CCDBG helps eligible low-income families with children ages birth through 12 gain access to the child care and before- and after-school settings of their choice, including center-based, home-based, and faith-based settings, where their children can learn, play, and grow while parents work or go to school. When families participate in their state’s child care assistance program, they attain peace of mind knowing that their child care and after-school providers are obligated to meet basic health, safety, and professional development requirements established by federal, state, and/or tribal law. Families and children also benefit from elements in the program that support stability, preventing children from cycling in and out of care when they most need opportunities to build strong and consistent relationships. The law requires states to provide families with access to information about child development, and about specific child care providers, so families can make better informed choices that benefit their lives and those of their children.
Early childhood educators who choose to serve families receiving assistance from the state can rely on timely and consistent payments to support the enrollment of children from low-income families. Whether or not individuals caring for and educating young children participate in CCDBG, all educators benefit from federal and state funding that provides a foundation for child care safety and quality, while building the supply of providers.
States are required to provide an explanation for how they will support the early childhood workforce in their state plans, and to set aside funds for investments in quality. Many states use these funds for professional development systems, quality rating and improvement systems, resource and referral services, scholarship and compensation initiatives, and many other activities.
Despite its critical contributions to ensuring positive outcomes for our children, our families, and the economic future of our country, CCDBG is dramatically underfunded. Most families can’t access affordable, high-quality child care and early learning, and most early childhood educators remain undervalued and underpaid. We urge you to:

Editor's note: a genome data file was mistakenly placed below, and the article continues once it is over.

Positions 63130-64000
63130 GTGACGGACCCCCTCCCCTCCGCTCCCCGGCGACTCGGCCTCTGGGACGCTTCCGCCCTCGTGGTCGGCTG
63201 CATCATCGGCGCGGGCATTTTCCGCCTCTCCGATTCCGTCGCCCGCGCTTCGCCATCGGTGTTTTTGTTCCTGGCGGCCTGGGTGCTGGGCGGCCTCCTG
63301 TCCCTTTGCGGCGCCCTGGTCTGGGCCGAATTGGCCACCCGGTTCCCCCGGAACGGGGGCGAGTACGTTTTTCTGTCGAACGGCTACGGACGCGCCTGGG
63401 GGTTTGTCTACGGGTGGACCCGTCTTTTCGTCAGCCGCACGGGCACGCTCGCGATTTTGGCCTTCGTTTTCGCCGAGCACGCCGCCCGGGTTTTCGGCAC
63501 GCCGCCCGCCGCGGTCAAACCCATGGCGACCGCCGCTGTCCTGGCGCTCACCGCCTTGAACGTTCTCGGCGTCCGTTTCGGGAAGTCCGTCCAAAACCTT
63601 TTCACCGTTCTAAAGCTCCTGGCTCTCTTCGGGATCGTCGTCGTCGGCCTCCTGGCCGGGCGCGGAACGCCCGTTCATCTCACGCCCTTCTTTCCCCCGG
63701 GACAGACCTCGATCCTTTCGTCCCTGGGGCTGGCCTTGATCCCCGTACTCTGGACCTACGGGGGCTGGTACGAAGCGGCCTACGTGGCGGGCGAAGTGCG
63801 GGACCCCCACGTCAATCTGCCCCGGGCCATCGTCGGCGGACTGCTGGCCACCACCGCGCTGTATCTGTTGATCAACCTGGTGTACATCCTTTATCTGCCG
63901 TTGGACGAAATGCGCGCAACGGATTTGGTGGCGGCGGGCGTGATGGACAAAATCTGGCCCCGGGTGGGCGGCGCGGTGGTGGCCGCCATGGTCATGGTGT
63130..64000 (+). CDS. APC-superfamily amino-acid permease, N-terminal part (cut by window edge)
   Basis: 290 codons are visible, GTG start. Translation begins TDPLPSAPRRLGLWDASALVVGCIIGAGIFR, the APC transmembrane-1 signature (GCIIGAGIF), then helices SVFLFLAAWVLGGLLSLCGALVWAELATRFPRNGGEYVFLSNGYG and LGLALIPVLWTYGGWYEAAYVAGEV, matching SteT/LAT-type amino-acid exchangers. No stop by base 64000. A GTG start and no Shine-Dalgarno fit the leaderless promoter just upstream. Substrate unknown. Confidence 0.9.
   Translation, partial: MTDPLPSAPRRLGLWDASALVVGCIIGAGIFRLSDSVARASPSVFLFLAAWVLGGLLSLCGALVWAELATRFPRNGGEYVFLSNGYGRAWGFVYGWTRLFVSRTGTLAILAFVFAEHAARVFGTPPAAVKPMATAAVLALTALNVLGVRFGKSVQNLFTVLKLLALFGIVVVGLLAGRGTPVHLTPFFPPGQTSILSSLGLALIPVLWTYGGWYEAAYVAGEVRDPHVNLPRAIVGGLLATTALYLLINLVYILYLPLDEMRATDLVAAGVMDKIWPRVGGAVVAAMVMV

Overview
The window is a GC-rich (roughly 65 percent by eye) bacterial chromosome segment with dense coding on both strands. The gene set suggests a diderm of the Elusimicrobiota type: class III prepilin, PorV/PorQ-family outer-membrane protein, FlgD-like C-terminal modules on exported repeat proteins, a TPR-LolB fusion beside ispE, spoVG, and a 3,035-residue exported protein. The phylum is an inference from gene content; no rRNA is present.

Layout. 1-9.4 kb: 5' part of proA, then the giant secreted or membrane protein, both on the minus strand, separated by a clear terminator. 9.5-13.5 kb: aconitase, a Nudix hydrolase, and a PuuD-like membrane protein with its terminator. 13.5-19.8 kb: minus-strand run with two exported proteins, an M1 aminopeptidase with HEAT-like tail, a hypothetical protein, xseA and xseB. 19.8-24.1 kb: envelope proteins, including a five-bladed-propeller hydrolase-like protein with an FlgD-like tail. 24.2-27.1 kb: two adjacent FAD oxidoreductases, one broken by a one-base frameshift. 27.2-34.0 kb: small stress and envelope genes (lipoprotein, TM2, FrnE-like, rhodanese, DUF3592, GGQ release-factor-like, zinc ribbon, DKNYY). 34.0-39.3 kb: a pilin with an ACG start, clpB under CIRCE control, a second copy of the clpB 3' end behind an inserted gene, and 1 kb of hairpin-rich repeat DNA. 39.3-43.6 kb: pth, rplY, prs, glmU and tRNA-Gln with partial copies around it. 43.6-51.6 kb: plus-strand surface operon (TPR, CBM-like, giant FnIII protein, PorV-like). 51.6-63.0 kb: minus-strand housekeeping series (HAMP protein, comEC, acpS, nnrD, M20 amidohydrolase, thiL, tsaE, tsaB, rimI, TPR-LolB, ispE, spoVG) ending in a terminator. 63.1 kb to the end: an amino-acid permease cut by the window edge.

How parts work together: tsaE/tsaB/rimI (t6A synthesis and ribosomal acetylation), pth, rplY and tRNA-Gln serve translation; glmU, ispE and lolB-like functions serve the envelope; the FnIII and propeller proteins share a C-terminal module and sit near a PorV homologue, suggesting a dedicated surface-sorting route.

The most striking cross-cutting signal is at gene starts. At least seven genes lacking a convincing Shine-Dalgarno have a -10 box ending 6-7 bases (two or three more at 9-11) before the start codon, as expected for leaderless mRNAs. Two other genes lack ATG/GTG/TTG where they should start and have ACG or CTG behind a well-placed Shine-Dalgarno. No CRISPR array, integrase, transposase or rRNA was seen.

- Sign up for NAEYC’s America for Early Ed and Children’s Champions email alerts and updates to help children, families, and educators succeed!
- Call your federal and state elected officials and tell them you support increased public investments and policies supporting high-quality child care and early childhood education—and you want them to support those investments and policies as well.
- Talk to your friends and family about children’s brain development and the importance of having skilled, knowledgeable, and fairly compensated educators in child care.
- Check out NAEYC’s recommendations for what states can do as they implement CCDBG, and join us in advocating for increasing quality, supporting early childhood educators, and providing linguistically and culturally appropriate outreach and engagement. Remind your state administrators to use their quality set-aside dollars to support accreditation!
- Read your state’s child care plan (effective through September 30, 2018) so you can hold your state accountable—and be sure to participate in hearings and meetings when the next plan is being developed!
- Watch a recording of the webinar presentation, "Child Care and Development Block Grant: Where Are We Now?," from May 3, 2018. The powerpoint slides from the presentation are also available for download here.
- Early Childhood Workforce Index, Center for the Study of Child Care Employment
- CCDBG Implementation Guide for States, National Women’s Law Center & CLASP
- CCDBG Implementation Station, Child Care Aware of America
- CCDBG and Racial Equity: Opportunities in the CCDBG Reauthorization to Support Racial Equity in State Child Care and Early Learning Systems, National Black Child Development Institute and CLASP